Further more, out of experience, especially for bigger projects, taking in freelancers is a very bad idea :
- You lose the knowledge about the project :
- in case of evolution you need to find the same freelancer hoping he/she will be able and have the time to do the job
Only if the hiring party is being cheap and/or is relying on "wishful thinking" documentation (what if one of your in-house devs with a lot of knowledge gets hit by a bus?). A well-run project will have documentation requirements that the freelancer has to implement.
- If there's a problem,
- your own developpers will be pulling out their hair because it's not compliant to their way of working (or worse unreadable spaghetti code)
Why would you pay a freelancer to develop code that isn't compliant to in-house standards?
- no garantees, you've already validated and payed the freelancer, yer on yer own.
need to go on?
And again - why would you hire a freelancer under a contract with no warranty if you feel that is important to your business (because you don't trust your initial validation and acceptance)?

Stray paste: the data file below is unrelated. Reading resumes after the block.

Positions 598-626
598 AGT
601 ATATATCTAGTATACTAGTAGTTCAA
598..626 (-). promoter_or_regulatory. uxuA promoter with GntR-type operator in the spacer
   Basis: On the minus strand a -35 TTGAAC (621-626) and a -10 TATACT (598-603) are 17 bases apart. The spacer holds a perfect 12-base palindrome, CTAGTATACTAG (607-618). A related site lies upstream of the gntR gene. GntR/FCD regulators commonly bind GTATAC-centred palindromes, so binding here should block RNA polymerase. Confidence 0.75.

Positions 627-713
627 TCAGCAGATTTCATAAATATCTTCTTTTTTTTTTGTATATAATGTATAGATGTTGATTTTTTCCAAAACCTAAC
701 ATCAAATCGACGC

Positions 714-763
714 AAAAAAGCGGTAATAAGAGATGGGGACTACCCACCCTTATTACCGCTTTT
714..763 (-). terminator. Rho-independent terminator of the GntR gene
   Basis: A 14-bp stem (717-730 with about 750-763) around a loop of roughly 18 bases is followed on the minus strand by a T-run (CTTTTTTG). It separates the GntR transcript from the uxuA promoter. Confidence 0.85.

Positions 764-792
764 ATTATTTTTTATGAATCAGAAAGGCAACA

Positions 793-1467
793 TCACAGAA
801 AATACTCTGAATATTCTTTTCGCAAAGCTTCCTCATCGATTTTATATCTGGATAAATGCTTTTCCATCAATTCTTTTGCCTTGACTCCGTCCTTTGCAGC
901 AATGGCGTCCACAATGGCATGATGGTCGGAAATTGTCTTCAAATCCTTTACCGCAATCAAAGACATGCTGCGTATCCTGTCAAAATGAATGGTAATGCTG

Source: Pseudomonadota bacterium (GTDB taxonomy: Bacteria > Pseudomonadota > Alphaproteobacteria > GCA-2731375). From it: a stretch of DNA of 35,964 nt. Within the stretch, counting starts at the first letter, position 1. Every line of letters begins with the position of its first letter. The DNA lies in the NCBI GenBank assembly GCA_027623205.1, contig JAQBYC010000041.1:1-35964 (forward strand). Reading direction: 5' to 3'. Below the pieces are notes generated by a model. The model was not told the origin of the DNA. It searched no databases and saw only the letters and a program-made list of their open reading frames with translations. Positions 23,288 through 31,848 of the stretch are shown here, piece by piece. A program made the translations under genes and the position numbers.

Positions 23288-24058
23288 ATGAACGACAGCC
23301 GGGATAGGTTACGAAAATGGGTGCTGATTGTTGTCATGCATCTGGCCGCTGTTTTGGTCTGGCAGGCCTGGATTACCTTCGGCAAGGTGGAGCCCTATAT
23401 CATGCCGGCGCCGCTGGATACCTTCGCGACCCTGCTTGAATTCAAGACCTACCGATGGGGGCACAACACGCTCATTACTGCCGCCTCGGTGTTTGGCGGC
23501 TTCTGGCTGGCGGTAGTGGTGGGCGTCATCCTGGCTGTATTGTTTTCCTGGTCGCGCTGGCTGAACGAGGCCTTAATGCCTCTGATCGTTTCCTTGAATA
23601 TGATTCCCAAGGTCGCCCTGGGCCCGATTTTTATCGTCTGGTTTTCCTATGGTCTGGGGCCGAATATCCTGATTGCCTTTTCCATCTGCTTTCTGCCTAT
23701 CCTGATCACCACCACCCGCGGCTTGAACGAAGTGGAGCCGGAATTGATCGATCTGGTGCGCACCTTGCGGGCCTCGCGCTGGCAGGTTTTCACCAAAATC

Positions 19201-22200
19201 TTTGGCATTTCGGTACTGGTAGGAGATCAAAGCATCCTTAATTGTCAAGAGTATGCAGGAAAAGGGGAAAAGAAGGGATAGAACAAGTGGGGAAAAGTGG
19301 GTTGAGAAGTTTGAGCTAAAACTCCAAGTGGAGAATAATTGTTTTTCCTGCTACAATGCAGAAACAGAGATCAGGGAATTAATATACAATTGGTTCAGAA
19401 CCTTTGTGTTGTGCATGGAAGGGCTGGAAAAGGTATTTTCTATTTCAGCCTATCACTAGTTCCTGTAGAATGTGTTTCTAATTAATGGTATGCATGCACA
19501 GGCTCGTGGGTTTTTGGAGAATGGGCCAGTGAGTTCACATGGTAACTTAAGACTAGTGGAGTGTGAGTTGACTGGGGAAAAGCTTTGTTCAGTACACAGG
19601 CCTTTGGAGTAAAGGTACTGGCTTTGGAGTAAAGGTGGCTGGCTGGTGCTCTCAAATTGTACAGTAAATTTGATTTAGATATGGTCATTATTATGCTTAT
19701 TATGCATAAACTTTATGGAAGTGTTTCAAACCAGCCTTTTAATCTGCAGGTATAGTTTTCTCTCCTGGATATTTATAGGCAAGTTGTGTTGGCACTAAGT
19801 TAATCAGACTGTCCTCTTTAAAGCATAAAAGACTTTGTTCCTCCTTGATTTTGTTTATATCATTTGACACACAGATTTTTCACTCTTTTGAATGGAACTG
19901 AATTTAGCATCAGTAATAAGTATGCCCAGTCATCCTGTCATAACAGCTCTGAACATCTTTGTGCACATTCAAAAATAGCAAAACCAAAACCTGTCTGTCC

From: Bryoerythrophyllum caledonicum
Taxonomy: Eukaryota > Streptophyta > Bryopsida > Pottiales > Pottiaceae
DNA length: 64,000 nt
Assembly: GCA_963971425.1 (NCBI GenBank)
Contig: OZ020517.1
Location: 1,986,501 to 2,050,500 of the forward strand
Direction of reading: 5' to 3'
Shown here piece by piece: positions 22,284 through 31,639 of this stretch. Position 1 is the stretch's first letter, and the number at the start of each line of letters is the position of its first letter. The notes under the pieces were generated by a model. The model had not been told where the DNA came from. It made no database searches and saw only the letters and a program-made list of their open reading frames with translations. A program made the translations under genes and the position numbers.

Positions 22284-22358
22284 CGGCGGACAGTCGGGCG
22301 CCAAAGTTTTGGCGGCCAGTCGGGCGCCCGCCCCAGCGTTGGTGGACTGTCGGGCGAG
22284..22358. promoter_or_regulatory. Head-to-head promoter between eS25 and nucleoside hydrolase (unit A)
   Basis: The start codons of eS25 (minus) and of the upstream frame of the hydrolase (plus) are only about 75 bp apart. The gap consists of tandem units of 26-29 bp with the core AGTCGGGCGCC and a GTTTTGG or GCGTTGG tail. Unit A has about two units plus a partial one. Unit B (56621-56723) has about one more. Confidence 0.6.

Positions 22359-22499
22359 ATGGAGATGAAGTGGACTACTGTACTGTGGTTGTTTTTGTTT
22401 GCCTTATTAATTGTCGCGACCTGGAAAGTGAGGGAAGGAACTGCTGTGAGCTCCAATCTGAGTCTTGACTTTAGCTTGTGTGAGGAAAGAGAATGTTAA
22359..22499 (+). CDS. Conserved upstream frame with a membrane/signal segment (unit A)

I actually work as a software contractor. My contracts have all kinds of stipulations for the situations mentioned - including an arbitrage and jurisdiction clause. Having a good contract is great for both sides. Don't skimp on it. Clients can be a little intimidated at first (it's not a short document even in draft form) but when they read it they realise that everything that's in there is in there for a reason, and it's really not just to cover my own arse.